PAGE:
“I am excited that the City is partnering up with the community on such an important initiative,” said Erika Allen, Executive Director of Growing Power. “Our new pipeline will take Chicago’s local food sector to the next level.”

Growing Home helps empower people and communities with Chicago’s first USDA-certified organic, high-production urban farms. With installations in the Englewood and Back of the Yards neighborhoods, as well as the 10-acre Les Brown Memorial Farm in Marseilles, Illinois, Growing Home seeks to operate, promote and demonstrate the use of organic agriculture as a vehicle for job training, employment and community development.

In 2011, Growing Home’s Wood Street Urban Farm grew and sold over 13,000 pounds of local, organic produce, with over $45,000 in earned income. Growing Home sells its produce at the Green City Market, through a Community Supported Agriculture program, and to fine Chicago restaurants. Additionally, Growing Home holds a weekly farm stand for Englewood residents and provides programming on healthy cooking and nutrition to bring healthy options to this food desert.

The city’s role will be to identify clusters of city-owned land at appropriate locations that can be made available to farmer trainees, typically through the land’s transfer to a land trust or through a lease with one of the community-based training agencies that are identified as participants. The city will make sites available to further the productive uses of formerly vacant land, improve community access to healthy food, help participants to supplement their incomes and to foster workforce training.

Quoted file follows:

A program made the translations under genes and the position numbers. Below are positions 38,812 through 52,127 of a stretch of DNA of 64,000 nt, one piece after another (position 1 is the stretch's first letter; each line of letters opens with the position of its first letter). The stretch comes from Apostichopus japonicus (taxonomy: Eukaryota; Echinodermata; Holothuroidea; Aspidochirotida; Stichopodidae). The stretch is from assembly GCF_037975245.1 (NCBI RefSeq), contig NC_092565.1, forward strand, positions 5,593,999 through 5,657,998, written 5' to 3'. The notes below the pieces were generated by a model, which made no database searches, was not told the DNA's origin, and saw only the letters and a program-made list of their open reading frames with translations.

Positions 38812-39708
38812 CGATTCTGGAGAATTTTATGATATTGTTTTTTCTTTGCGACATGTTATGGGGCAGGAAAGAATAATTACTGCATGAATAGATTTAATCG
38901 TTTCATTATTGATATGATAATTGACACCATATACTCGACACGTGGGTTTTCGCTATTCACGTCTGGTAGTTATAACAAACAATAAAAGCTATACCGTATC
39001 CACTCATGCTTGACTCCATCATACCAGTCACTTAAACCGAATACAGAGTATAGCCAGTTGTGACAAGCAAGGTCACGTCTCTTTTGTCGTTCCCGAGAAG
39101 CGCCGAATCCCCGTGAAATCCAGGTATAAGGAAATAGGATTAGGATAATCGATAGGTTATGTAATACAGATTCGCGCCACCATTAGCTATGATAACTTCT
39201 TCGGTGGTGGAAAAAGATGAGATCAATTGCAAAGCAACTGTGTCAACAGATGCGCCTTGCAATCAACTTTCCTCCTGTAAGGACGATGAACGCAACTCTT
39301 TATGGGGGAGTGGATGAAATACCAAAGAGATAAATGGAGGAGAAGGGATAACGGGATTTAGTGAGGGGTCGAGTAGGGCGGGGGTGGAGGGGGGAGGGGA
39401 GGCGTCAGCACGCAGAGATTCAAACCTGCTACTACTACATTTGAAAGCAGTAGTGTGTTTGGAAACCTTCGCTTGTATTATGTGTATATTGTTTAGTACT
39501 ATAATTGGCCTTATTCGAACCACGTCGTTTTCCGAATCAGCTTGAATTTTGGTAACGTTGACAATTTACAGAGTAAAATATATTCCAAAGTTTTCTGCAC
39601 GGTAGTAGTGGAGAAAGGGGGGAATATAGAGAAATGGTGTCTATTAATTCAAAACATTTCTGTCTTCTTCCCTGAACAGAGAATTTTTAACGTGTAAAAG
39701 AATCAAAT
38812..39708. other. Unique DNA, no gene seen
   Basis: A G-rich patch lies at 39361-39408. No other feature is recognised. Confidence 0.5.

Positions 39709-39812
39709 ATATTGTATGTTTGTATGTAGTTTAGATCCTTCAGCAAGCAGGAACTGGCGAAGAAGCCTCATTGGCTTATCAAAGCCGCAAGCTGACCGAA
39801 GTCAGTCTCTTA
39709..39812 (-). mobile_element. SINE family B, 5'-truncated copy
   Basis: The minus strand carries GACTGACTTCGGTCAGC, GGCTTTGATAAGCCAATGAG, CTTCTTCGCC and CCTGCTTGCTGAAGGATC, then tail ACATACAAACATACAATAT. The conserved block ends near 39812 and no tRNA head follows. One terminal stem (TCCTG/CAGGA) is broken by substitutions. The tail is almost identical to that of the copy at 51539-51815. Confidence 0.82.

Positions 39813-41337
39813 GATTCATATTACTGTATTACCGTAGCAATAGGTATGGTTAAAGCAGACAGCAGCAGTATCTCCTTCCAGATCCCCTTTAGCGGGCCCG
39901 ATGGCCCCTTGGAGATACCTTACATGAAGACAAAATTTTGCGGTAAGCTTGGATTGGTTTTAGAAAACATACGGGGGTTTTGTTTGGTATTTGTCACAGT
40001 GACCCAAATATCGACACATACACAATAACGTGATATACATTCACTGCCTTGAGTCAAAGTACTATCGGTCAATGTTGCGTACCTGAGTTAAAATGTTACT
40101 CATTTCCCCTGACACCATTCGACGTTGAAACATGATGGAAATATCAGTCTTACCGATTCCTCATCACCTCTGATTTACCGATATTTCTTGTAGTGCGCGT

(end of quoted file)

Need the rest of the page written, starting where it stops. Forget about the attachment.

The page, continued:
LV cold crop beds smThe incubator network will help train people interested in farming, processing, marketing, selling and distributing produce. Specific skills training will range from hoop house construction and compost development to business plan development and retail sales. There are about 15 acres in the network that are either already operating as farming and training sites, being planted this year or are breaking ground next year.

Urban farming isn’t new to Chicago, of course. Many organizations, such as Midwest Ecological Landscape Alliance (MELA), have been working to help Chicago inner-city neighborhoods develop community gardens.

One example is a lot in the Little Village neighborhood that was once an abandoned expanse of concrete. Now, 26 raised vegetable beds are manned by local volunteers from Enlace Chicago, an area non-profit that helps manage and train volunteers for urban agriculture projects.

Several MELA members donated time, money and materials to the project, including Lake Street Landscape Supply, Lupfer Landscaping and Shemin Nurseries. A 1,550 gallon cistern will collect water from the roof of the building on a neighboring lot for use in irrigating the garden.

A 40% reduction in food deserts over five years is an incredible success and none of us should ignore that. Hopefully these efforts to cultivate unused land in Chicago will help to eliminate them in the next five.